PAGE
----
The account of feeding of the five thousand occurs in all four gospels. In fact in some gospels there are two accounts of miraculous feedings – the feeding of the five thousand and the feeding of the four thousand. Likewise in all four gospels the account of Jesus’ walking on the water is attached to the feeding of the five thousand.

John’s account has some marked differences from the other three. His detail of where the event occurred is more specific. He tells us that the Passover was near – a symbol that is associated with Jesus’ death. In John two disciples, Philip and Andrew, are mentioned by name. The emphasis in John is on the abundant provision of bread rather than the miracle itself. After the feeding, the disciples choose to go on ahead while Jesus withdraws by himself. There is a strong wind, but the disciples are more frightened of Jesus than they are of the storm.

A number of other factors in John’s re-telling stand out. These are what lead scholars to believe that the story is being interpreted in the light of the present situation – that of a community which knows the risen Christ. For example, in John’s account Jesus is completely in control. He is not trying to escape the crowds and they don’t reach the spot before him. It is Jesus, not the disciples who notices the hunger of the crowds and he doesn’t send the disciples to buy food to feed them.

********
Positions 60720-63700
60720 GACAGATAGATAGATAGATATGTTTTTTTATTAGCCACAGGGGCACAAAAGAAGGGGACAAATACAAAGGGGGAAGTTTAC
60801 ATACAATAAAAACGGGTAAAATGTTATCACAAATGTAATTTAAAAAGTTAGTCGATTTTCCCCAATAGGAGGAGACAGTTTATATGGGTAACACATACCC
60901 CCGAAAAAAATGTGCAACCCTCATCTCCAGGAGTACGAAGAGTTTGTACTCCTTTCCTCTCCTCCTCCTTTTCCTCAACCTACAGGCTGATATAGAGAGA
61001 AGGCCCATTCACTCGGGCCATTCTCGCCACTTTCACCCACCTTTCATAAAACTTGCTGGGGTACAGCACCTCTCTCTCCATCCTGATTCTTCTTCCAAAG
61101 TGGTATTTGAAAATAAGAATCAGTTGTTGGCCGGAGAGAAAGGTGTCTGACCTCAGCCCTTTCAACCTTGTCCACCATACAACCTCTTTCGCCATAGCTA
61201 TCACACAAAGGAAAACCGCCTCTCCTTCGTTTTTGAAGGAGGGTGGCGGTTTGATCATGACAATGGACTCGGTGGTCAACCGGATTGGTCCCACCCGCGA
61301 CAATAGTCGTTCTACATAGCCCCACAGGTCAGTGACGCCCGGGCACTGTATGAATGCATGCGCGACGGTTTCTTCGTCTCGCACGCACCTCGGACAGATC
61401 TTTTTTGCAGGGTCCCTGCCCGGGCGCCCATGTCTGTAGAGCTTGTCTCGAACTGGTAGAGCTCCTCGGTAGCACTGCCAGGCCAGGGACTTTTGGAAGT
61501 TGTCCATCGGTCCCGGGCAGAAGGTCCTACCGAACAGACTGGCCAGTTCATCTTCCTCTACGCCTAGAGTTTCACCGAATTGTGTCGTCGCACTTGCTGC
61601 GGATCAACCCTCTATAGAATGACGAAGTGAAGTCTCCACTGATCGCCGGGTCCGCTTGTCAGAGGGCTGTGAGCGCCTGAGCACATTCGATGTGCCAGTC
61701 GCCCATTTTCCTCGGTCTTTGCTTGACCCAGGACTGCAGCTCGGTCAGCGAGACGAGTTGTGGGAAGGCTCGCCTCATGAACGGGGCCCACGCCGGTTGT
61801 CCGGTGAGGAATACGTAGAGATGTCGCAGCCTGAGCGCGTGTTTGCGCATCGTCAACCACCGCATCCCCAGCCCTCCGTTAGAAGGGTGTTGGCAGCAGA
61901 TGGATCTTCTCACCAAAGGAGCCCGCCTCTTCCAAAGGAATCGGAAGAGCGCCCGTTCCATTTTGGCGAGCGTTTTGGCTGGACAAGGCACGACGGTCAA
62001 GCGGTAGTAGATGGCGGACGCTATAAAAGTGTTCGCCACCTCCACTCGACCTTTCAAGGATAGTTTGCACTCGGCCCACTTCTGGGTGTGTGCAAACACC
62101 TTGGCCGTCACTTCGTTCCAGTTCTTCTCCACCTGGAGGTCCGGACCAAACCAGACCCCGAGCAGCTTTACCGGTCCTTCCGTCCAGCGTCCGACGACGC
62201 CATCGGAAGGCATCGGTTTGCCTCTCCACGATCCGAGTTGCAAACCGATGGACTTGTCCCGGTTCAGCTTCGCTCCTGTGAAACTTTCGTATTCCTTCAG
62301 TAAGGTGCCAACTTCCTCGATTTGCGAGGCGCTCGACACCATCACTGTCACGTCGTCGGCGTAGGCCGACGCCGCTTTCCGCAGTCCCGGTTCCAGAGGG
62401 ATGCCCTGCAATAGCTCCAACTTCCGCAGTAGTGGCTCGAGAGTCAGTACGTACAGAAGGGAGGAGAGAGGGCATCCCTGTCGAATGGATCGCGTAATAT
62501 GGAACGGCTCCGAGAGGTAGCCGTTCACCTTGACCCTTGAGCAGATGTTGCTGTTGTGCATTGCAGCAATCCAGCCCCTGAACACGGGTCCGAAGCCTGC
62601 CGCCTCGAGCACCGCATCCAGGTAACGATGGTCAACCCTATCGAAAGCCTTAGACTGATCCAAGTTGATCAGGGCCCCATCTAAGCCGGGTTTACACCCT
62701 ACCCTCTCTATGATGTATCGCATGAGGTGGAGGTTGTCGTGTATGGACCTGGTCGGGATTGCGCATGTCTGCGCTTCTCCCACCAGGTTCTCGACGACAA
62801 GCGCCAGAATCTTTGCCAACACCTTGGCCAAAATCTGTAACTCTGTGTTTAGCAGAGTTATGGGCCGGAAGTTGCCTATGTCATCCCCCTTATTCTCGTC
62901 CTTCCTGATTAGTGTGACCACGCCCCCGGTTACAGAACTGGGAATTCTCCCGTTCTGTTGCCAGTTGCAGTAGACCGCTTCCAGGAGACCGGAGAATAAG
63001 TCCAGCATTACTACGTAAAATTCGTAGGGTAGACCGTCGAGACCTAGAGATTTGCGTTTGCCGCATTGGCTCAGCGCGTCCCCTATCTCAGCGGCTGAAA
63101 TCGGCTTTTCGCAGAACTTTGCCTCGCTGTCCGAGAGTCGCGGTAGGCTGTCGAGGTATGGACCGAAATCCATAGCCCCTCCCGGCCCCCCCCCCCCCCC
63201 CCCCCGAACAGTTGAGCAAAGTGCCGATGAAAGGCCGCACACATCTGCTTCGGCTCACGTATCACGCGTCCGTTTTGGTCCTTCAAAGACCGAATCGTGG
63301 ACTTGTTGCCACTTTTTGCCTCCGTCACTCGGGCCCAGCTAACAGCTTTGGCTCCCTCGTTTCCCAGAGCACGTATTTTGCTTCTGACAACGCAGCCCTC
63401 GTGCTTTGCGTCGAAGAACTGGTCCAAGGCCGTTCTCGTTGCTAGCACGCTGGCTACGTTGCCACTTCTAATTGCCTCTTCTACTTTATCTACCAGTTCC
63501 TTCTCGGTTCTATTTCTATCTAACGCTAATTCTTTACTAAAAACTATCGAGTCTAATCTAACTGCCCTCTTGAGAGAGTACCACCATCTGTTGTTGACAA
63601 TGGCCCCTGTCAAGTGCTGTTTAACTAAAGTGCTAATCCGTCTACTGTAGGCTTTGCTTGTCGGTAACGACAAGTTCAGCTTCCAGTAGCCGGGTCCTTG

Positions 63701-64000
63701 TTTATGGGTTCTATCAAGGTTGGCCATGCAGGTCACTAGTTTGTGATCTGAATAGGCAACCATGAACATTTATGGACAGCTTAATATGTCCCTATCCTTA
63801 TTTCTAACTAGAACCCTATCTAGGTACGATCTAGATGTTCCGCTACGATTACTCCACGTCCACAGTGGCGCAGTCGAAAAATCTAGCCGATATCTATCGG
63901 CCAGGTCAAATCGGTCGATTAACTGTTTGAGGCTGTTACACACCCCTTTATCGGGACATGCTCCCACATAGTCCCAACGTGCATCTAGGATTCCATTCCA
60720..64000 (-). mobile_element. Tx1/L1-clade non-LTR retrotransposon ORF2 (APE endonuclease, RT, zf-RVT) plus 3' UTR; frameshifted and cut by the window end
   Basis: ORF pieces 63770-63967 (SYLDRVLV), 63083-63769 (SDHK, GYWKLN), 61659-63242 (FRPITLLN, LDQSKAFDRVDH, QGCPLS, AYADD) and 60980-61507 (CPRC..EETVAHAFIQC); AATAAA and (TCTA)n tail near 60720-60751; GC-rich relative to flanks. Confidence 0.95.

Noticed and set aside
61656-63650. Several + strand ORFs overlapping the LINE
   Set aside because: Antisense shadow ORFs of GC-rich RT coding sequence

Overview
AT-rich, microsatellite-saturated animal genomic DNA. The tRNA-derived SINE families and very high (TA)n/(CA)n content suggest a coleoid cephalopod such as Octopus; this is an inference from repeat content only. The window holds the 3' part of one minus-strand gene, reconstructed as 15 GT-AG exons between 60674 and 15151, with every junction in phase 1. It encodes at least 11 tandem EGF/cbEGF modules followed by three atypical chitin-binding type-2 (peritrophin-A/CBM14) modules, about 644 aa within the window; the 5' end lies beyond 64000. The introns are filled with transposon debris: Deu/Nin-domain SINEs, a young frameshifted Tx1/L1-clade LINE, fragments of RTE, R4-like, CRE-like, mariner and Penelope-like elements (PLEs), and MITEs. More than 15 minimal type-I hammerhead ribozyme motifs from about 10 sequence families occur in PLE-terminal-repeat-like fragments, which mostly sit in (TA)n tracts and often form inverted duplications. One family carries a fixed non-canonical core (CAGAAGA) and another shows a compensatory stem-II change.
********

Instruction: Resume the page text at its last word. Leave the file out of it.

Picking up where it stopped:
In John’s gospel, Jesus sees the crowds coming, takes the initiative and asks Philip where they can buy bread. However, he does not expect an answer, because he already knows what he is going to do. The Jesus of John doesn’t waste time. As soon as he sees the crowds coming he wonders about feeding (not teaching) them. After they are fed, the crowds declare Jesus to be the prophet who is to come into the world. All this is in contrast with the other gospel writers who emphasize Jesus’ compassion, have Jesus teach and heal before the crowds are fed, and who stress the fact that the disciple’s misunderstand the meaning of the bread.